The most innovative Medical Apps of 2012

Neuro Localizer

What is it?

A medical app created by the University of Michigan Neurology department to help teach neuroanatomy and how to identify neuro lesions based on exam findings. Those of us not far removed from learning Neuroanatomy know it’s one of the more difficult topics to master — and it’s clinical importance should not be scoffed at. This is one of the few topics learned in year one of medical school that has direct application to clinical practice, especially when patients present with acute weakness.

What was Innovative?

This app takes an extremely complex topic and breaks it down into a simple and palatable form by utilizing the multimedia capabilities of the iPad.

Why is it important?

This app shows how a reputable academic center can produce a quality medical app in order to teach a complex topic. We hope this app sets the standard for more academic departments and institutions deciding to utilize mobile form factors to teach.


iMedicalApps Review
iTunes: Neuro Localizer HD (Free)

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Discussion ( 8 comments ) Post a Comment
  • Thanks for recognizing Read by QxMD as one of the most innovative medical apps of 2012. At QxMD, we’re focused on enhancing knowledge translation and the adoption of evidence-based practice. We hope that ‘Read’ will help medical practitioners achieve this goal.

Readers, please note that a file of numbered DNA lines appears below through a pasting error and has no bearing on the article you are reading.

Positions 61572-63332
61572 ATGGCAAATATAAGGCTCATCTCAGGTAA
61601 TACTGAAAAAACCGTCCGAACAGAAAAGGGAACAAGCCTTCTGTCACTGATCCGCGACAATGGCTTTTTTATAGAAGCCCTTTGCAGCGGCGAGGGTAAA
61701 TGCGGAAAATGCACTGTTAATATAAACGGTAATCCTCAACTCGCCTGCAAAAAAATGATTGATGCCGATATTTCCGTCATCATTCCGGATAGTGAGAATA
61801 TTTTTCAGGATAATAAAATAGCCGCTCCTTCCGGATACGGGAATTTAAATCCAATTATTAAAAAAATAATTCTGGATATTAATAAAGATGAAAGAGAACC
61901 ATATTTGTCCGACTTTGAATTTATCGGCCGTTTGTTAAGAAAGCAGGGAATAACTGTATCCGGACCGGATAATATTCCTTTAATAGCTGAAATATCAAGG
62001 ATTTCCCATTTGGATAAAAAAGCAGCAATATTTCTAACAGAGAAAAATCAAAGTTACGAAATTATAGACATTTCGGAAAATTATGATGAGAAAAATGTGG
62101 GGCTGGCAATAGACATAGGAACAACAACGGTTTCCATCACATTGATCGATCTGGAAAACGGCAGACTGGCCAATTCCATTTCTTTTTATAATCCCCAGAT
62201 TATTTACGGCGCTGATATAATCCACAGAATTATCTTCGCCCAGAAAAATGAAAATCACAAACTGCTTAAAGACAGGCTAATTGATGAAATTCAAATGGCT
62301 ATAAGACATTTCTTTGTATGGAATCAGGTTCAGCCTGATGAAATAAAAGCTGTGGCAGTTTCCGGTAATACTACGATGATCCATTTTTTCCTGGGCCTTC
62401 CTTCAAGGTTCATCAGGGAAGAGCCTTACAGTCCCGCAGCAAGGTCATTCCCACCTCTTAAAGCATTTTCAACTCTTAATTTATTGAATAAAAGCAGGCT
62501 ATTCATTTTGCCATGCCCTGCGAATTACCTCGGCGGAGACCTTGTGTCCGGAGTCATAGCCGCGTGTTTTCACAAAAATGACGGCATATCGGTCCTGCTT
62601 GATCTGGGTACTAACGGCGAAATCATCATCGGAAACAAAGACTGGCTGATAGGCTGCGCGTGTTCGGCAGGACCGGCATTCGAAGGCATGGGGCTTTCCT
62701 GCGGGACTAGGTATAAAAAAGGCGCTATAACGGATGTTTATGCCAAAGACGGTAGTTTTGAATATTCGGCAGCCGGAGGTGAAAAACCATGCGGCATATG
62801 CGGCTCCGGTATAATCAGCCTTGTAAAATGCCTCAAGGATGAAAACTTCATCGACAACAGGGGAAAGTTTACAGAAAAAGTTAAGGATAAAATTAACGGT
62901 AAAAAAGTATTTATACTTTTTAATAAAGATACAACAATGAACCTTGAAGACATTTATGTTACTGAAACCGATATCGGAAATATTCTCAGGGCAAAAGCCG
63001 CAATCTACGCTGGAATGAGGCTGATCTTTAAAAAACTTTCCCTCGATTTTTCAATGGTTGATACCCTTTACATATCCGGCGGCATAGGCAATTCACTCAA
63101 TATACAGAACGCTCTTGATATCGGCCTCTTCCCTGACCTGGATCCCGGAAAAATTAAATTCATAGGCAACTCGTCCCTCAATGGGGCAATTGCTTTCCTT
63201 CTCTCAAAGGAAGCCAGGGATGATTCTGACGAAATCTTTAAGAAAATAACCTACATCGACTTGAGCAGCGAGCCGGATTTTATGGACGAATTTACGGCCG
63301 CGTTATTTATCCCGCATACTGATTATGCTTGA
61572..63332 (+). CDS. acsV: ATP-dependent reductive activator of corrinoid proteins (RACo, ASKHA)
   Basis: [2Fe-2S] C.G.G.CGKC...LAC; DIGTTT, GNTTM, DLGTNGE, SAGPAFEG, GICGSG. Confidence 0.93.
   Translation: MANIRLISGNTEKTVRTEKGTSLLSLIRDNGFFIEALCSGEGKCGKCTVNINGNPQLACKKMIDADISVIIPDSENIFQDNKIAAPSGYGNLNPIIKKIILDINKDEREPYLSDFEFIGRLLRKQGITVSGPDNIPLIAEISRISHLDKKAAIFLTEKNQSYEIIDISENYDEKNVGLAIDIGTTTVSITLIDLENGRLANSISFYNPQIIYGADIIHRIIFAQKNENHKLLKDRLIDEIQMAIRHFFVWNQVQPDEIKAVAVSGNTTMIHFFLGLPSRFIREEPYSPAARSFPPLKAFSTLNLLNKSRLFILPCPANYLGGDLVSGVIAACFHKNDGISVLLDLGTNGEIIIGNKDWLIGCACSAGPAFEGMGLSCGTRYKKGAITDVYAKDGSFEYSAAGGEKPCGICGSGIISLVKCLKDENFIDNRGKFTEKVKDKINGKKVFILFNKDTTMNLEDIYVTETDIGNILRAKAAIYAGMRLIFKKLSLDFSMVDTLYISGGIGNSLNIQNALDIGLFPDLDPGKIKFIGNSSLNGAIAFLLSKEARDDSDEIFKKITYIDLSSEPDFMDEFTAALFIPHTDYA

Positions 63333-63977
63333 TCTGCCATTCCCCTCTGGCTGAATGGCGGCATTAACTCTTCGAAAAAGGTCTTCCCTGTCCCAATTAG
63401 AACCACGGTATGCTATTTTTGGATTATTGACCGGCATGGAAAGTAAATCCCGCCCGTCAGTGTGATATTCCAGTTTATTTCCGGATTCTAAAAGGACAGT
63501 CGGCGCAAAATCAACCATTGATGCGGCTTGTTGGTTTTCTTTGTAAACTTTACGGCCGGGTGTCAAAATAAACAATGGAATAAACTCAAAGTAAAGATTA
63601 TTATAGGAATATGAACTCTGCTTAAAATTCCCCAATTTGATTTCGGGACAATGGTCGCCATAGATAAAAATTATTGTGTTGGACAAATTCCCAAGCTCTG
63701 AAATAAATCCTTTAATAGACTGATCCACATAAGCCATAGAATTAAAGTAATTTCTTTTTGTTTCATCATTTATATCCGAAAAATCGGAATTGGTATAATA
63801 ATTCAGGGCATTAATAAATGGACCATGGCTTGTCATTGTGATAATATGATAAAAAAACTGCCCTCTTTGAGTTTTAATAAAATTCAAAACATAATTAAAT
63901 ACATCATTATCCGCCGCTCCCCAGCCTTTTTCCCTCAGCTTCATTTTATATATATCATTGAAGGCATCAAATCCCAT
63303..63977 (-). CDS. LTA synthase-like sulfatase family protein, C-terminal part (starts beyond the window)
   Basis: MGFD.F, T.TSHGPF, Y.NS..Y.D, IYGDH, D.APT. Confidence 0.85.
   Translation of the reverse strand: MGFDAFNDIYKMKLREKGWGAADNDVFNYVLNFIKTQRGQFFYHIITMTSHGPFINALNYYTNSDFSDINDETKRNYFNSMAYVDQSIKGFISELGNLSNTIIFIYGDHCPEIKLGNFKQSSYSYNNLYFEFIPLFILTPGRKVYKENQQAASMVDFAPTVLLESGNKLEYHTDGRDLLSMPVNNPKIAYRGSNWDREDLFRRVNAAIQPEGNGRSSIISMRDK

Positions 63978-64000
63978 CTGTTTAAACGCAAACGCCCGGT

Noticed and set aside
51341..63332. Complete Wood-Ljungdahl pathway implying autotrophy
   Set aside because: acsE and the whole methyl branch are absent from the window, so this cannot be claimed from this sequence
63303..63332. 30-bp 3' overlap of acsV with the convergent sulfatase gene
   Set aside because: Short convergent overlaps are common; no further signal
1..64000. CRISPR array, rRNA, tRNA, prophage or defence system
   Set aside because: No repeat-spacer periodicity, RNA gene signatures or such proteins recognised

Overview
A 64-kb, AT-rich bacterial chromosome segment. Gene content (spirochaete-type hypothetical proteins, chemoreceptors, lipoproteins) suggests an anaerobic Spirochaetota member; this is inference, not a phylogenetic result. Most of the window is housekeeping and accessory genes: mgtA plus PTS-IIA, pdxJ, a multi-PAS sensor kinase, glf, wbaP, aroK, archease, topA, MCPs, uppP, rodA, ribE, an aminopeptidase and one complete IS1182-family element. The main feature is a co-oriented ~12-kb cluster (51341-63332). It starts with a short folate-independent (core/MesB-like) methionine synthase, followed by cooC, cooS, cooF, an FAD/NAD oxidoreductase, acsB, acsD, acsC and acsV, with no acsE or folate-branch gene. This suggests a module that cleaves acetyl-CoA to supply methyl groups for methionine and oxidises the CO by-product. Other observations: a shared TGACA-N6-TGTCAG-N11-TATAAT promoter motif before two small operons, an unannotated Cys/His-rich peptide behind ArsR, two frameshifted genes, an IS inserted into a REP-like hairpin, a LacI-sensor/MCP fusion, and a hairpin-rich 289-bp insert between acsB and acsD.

QxMD Medical Apps | Daniel Schwartz
  • Thanks for thinking of my doctor mole app… Means a lot.

  • Yay for not a single Android app

    • Yep, unfortunate that most of these apps aren’t available for android. We tried to do a search through android but the medical section of android is definitely lacking in regards to innovative apps. Unfortunately almost all developers first go to iOS before going to android in the medical category — a good number ignore android altogether.

      Iltifat Husain, MD iMedicalApps Editor
      • Completely understandable. It is pretty frustrating to see what Android-users are missing out on, but I can tell that the tides seem to be changing; the number of decent medical apps currently in the Play store versus a year ago is fairly significant. When I first started looking into apps, I only had maybe 3-5 downloaded. Now, I have 20 or so. I’m hopeful this trend will continue.

        • I think with the rise of the number of apps available on Android devices, developers will eventually start targeting Android with more interest. I would not be surprised if next years review sees a significant difference in the apps presented.

          Timothy Aungst, PharmD iMedicalApps Editor
  • Great article iMedicalApps Team, although i think you dont mention to any app developed beyond US.


  • Thanks iMedicalApps! For you Android users out there, Docphin has an Android app as well!

    Derek (

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